Manitoba’s commitment to twinning the stretch of the Trans-Canada Highway entering Northwestern Ontario is welcome news

·2 min read

“Elated” is how Peter Lugli described the reaction by his family upon getting a reply from Manitoba Premier Heather Stefanson who agreed to twin the stretch of the Trans-Canada Highway entering Ontario. “It’s frankly the single ray of light to come out the dark episode for us,” he said.

Lugli is the brother and uncle of a Dryden man, Mark Lugli and his son, Jacob, who were killed in an accident on the stretch of the Trans-Canada near Falcon Lake, Manitoba in July of 2019.

He sent an open letter to Stefanson on behalf of the Lugli and Konkle families in mid-August to raise awareness about what he called, “a particularly problematic stretch of highway that links the Ontario border to Winnipeg, and as people in the Northwest will know is about 10 miles or 17kms of road, single lane road then it becomes a double lane highway.”

The letter was sent to coincide with the sentencing of the driver of the transport truck involved in the accident which killed Mark and Jacob, which had been scheduled to happen at the end of August, but has now been pushed back to October. “So we thought that if there was any good that could come out of this whole thing… [It would be] trying to raise awareness to get the [Manitoba] government to commit to twinning that highway would prevent future tragedies from happening.”

Stefanson replied to the letter with her condolences and with details about the next steps. This included tendering for the engineering conceptual and design studies, starting consultation with stakeholders including the Indigenous communities, and consulting with Ontario’s Ministry of Transportation to align project work.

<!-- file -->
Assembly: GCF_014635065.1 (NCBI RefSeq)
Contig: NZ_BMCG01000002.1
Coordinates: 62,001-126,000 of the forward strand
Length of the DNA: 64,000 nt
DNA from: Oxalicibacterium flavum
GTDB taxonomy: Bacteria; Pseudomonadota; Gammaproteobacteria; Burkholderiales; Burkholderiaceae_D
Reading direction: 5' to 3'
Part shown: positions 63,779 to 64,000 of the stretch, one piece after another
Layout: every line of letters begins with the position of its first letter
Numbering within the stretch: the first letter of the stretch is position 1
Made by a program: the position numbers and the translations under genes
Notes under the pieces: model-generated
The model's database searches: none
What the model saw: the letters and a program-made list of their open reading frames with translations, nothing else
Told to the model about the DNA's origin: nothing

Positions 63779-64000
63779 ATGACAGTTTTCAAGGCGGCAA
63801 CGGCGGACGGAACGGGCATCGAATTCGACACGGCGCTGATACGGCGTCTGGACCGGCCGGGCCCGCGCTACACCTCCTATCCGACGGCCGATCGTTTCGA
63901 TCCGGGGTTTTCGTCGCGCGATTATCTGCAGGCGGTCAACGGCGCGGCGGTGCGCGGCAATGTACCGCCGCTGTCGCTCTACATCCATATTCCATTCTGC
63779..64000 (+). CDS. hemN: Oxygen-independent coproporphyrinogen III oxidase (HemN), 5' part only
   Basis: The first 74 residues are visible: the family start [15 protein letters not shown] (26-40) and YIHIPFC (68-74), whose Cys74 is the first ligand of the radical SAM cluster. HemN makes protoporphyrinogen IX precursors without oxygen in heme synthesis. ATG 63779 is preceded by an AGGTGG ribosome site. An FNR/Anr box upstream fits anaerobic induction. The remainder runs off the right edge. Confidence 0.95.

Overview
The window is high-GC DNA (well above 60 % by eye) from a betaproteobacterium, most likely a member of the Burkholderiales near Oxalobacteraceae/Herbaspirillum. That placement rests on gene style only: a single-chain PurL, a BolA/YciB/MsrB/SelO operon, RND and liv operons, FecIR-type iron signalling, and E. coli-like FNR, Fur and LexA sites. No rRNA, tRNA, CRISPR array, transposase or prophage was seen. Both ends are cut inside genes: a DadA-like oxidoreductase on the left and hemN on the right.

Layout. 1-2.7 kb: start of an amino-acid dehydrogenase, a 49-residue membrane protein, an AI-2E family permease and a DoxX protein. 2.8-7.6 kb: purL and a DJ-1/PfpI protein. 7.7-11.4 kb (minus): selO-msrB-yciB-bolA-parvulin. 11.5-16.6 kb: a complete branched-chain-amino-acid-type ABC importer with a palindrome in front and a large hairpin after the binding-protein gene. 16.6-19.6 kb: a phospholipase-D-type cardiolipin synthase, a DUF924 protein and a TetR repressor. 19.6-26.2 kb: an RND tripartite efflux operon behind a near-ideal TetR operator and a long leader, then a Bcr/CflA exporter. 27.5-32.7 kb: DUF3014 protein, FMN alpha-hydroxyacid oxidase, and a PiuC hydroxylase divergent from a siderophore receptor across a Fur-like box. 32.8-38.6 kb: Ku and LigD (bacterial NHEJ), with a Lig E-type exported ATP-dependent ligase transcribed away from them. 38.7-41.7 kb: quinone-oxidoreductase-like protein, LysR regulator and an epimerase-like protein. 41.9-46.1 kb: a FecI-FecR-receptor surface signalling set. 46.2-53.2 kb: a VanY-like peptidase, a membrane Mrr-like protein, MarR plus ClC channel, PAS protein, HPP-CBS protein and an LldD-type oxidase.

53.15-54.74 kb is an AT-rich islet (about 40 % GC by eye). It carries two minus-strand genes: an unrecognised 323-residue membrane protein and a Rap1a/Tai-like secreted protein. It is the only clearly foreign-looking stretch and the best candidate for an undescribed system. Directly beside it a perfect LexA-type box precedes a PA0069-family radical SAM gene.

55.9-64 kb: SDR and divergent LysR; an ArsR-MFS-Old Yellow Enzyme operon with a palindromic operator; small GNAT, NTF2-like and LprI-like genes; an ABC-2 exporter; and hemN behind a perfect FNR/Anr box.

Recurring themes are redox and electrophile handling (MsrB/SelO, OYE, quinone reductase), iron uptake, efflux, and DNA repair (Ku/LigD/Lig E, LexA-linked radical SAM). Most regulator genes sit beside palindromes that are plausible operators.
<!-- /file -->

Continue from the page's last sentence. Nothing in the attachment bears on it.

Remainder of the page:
The Manitoba Premier also wrote about interim safety improvements so far and stated “we have installed information signs about access to Barren Lake Road, trimmed the brush at the intersection to improve sightlines, and installed “No Stopping” signs to address parked vehicles at the intersection.”

The province said in a statement it will move the Trans-Canada Highway twinning project up the infrastructure priority list for both trade and safety reasons. It added that preliminary clearing activity could start by 2023.

“We’re happy that… concrete steps are being taken,” said Lugli. “The commitment from the Premier is clear to twin that highway so that this kind of tragedy doesn’t happen to families ever again.”

Growing up in the North and driving the highway Lugli said, “is a white-knuckle experience anytime of year. This was in plain sunlight in the summertime, with perfect driving conditions and [people] know how harrowing driving that trans-Canada Highway can be.”

Eric Shih, Local Journalism Initiative Reporter, Thunder Bay Source